Schools rank in top third in Maryland Standards met or exceeded in 12 of 13 areas

Anne Arundel County public schools rank in the top third among Maryland's 24 subdivisions, according to the Maryland School Performance Report issued yesterday.

The county's schools met or exceeded minimum statewide standards in 12 of 13 areas measured in the annual assessment, including attendance and grades on state functional skills tests, the report showed.


Howard County was the only school system in Maryland to meet or exceed all 13 minimum standards; six other counties, not including Anne Arundel, also passed 12 out of 13 areas.

"I'd say that means we're a good school system," said Thomas Twombly, president of the Anne Arundel Board of Education, which has been criticized for improperly handling suspected child abuse cases.


The one area in which the county failed to meet the minimum statewide standard was the dropout rate. The rate in Anne Arundel County public schools was 3.76 percent, compared to the minimum state standard of 3 percent. The statewide standard for excellence is 1.25 percent.

Annual attendance rates dipped slightly, but remained above the minimum standard of 94 percent. Anne Arundel's attendance rate among elementary grades was 95.5 percent, compared to 95.8 percent last year, while the attendance rate for middle and high school students fell to 94.2 percent from 94.8 percent last year.

Results of the Maryland School Performance Assessment program tests, released last May, were listed in the state's report card, but did not count toward the school systems' final rating.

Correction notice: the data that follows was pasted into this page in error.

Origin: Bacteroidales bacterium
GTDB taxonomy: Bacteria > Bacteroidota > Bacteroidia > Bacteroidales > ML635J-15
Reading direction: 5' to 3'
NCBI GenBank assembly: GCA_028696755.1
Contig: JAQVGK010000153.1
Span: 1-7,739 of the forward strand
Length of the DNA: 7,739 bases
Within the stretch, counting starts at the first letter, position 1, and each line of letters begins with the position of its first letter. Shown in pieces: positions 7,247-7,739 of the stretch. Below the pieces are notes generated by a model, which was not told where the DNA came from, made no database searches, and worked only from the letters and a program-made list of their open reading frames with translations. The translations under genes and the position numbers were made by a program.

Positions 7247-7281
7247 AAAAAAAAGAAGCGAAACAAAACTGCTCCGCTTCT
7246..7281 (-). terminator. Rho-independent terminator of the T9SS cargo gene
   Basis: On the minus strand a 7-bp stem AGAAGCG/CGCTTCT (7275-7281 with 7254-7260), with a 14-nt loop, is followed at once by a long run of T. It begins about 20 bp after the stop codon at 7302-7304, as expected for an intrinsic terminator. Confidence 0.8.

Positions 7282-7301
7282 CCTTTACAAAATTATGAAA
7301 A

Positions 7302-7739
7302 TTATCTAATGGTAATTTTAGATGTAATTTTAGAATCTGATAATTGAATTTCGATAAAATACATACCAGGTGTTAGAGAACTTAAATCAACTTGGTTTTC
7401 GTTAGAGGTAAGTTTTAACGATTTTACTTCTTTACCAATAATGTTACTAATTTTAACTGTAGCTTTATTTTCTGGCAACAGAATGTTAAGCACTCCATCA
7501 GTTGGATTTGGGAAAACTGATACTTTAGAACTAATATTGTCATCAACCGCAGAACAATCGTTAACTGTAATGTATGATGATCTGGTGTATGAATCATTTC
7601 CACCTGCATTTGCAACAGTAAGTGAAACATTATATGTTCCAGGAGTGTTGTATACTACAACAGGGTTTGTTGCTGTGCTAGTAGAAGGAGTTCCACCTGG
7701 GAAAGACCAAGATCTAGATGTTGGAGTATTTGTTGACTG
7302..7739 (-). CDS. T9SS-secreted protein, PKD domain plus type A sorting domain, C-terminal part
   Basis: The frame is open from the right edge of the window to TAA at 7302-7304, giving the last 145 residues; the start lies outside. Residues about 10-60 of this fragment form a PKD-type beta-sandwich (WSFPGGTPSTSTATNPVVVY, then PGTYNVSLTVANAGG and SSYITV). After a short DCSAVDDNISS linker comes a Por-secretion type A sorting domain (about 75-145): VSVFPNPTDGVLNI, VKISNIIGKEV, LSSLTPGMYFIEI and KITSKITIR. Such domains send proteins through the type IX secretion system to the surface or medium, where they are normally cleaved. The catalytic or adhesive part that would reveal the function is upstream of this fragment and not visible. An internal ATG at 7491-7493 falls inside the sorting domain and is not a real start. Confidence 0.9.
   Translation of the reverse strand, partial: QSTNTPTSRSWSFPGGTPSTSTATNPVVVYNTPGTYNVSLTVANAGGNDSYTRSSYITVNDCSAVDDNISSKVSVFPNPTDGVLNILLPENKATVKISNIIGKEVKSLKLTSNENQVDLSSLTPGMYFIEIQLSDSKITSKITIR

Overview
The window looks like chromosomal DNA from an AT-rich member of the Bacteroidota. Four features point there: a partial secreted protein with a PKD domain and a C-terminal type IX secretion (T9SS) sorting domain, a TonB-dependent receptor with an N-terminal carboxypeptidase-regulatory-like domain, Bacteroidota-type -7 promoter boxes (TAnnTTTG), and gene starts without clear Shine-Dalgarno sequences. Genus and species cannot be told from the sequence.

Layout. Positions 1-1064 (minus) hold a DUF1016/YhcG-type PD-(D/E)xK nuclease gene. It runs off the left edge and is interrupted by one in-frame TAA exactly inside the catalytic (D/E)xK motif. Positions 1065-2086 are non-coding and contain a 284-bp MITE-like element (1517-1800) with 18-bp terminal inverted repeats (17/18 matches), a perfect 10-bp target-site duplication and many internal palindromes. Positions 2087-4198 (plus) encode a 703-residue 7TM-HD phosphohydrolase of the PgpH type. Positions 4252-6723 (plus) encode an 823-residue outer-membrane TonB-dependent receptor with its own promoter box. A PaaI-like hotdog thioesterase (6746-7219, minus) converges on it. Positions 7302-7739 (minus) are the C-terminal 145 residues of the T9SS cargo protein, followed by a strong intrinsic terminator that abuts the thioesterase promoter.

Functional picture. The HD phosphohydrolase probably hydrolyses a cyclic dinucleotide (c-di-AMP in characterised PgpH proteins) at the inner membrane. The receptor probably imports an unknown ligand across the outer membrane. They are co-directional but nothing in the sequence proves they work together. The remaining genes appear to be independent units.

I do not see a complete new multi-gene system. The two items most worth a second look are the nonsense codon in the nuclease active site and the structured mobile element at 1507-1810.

In Anne Arundel County, as in many of the state's other subdivisions, only a small percentage of students were able to meet the proposed statewide standards. The percentage of Anne Arundel students who could meet the proposed standard ranged from 23.7 percent to 53.1 percent, depending on the grade level and test taken.

The tests are designed to assess students' abilities to compare and contrast ideas, characters and events; create solutions to real-life problems; develop plans to solve problems and show other skills. They soon may be assessed by lowered standards, said Webster Dorsey, who helped tabulate numbers for the report card.

"Our students did not score well on this at all, but neither did students in other jurisdictions," said Mr. Dorsey, who works for the Anne Arundel school system. "My own daughter took the test in the third grade in 1992, and she came home saying she didn't think she'd done well. We're now testing students on things they've never been prepared for, and it could be the standards are too high."

But the report card showed that Anne Arundel students improved significantly on the four basic functional skills tests that must be passed if a student wants to graduate.

This year, 96.1 percent of ninth-graders taking the test passed, compared to 89.9 percent last year. Among ninth-graders taking the citizenship exam, 86.7 percent passed, compared to 77.6 percent last year.


Among 11th-graders, 97.3 percent passed the citizenship test, compared to 96.8 percent last year.

"What we need to do now is become an excellent school system," said Mr. Twombly. "By the end of 1997, we have to meet all 13 standards. Howard who? Montgomery who? Calvert who? We have to be the best in the state. If Howard County is the best in certain areas, we need to go there and find out why. Imitation is the sincerest form of flattery."

L Here is a look at how schools elsewhere in the region fared.


Baltimore City's school system placed at the bottom of the state, meeting standards in only two of the 13 areas.

The city achieved an excellent rating for 11th-graders on the reading portion of functional tests, with 99.1 percent passing. The 178-school system also met the standard for elementary school promotion, with a 97 percent promotion rate.